New on DVD: 'No Reservations' and 'Gone Baby Gone'
Catherine Zeta-Jones and Aaron Eckhart discover a recipe for romance; Ben Affleck directs a Boston-based crime chiller by the author of 'Mystic River.'
No Reservations (PG) When her young niece is unexpectedly orphaned, Kate (Catherine Zeta-Jones), a workaholic chef at an upscale Manhattan eatery, becomes Zoe's (Abigail Breslin) guardian. It's a recipe for a film that is much more serious than its tag line – Something's Cooking This Summer – would suggest. When an unorthodox sous-chef, Nick (Aaron Eckhart), joins Kate in her tightly run kitchen, knives fly. Along with his opera collection, Nick brings some of the more expected elements of light-hearted romantic comedy. But "No Reservations" is really the story of Zoe coming to terms with her mother's death and Kate learning to step out of her prescribed role as chef and into the more complex part of parent. Special features include an episode of the Food Network series "Unwrapped" that goes behind the scenes with Zeta-Jones and Eckhart to see how they prepared to act in a kitchen. The Blu-ray and HD DVD versions also feature Food Network chef Emeril and the cast preparing some of the film's signature dishes. Grade: B – Teresa MéndezSkip to next paragraph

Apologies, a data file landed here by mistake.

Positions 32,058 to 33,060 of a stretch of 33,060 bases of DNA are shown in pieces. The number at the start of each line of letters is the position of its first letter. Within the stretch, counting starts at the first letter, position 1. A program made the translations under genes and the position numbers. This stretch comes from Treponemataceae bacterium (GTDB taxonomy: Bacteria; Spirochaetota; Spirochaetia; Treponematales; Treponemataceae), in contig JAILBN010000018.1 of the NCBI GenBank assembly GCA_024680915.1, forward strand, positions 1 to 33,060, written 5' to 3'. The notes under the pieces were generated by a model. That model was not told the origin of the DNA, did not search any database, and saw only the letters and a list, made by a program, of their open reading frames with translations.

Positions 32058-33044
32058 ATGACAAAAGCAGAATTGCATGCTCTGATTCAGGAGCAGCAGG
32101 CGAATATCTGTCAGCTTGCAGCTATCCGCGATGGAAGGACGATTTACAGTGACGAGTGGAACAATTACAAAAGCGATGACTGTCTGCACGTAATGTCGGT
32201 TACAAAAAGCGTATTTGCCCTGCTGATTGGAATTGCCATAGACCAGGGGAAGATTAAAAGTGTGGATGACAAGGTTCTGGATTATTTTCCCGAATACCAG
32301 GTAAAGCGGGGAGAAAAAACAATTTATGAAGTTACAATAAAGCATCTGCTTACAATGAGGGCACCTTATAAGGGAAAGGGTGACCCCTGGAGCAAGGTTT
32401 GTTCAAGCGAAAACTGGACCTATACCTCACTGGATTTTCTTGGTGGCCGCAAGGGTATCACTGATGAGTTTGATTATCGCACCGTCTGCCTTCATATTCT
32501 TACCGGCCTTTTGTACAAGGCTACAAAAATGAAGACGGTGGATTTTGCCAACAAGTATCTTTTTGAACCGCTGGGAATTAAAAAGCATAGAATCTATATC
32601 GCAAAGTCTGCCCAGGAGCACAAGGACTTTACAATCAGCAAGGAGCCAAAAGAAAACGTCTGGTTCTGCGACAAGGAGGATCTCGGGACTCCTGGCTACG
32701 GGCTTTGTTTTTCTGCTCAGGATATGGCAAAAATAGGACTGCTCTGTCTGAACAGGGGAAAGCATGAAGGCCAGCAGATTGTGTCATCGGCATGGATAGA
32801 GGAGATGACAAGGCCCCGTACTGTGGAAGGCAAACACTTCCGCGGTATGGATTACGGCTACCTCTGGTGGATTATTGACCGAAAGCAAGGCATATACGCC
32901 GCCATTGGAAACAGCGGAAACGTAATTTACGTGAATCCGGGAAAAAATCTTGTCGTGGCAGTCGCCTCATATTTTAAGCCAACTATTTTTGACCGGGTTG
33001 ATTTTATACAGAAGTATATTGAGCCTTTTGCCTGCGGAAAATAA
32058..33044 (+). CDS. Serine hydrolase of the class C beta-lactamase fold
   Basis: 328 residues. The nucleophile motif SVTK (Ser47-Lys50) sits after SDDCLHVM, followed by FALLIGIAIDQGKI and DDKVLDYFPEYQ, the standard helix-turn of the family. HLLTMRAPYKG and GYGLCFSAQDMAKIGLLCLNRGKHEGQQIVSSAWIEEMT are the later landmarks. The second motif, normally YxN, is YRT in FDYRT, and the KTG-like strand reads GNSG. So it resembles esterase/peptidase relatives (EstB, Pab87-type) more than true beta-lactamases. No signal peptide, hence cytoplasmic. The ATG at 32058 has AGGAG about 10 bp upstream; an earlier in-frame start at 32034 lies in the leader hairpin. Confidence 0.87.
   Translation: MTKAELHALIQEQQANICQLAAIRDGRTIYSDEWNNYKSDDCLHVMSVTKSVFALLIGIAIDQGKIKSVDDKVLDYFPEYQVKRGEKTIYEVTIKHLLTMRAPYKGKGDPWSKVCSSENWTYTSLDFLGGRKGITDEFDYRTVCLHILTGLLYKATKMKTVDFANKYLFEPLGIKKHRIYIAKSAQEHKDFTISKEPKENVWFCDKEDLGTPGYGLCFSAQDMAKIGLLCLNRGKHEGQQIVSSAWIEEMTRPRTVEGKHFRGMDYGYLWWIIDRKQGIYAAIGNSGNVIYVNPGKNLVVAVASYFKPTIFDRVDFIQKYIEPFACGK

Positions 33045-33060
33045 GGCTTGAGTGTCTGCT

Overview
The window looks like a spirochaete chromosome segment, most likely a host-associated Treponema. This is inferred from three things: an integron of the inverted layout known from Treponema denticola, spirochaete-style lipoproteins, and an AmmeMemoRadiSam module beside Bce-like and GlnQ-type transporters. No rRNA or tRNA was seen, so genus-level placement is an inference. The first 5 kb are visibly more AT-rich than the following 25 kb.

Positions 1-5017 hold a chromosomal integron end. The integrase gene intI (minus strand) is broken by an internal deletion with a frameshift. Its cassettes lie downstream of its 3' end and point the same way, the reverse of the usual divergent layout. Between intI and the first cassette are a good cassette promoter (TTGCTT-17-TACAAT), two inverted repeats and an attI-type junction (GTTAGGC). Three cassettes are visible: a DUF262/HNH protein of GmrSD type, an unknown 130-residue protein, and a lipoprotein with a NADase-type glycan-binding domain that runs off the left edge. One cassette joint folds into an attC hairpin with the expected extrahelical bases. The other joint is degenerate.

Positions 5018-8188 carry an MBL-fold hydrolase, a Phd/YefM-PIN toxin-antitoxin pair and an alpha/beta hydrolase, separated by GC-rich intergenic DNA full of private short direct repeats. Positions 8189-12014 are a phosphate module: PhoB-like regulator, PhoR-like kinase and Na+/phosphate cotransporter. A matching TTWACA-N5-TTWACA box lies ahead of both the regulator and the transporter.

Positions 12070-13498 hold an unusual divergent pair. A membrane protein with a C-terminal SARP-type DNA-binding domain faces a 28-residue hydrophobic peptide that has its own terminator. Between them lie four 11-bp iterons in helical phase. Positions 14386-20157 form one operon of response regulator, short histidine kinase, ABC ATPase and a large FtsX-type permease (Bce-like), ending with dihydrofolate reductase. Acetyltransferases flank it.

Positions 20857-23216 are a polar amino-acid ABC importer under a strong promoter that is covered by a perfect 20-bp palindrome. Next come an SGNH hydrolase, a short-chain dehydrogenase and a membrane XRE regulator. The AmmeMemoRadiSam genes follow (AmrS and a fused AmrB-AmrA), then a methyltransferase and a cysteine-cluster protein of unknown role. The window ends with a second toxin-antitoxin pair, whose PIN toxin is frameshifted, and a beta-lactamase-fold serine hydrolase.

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Gone Baby Gone (R)
During a rote "making of" featurette, novelist Dennis Lehane says that his mystery, "Gone Baby Gone," poses a subtextual question of how we should raise and protect children. In this fine film adaptation, detectives Patrick Kenzie (Casey Affleck) and Angie Gennaro (Michelle Monaghan) search for the daughter of Helene McCready (Amy Ryan), a drug dealer whose attitude is rawer than her cutoff denims. Ryan avoids caricature in her Oscar-nominated role, but, alas, Monaghan's underdeveloped character is more mascot than believable detective. The story's final revelation, lying in wait just beyond a blind curve, will have viewers comparing true north on respective moral compasses. Director Ben Affleck navigates Boston's neighborhoods with an anthropologist's eye in a humble commentary track. Grade: B+ – Stephen Humphries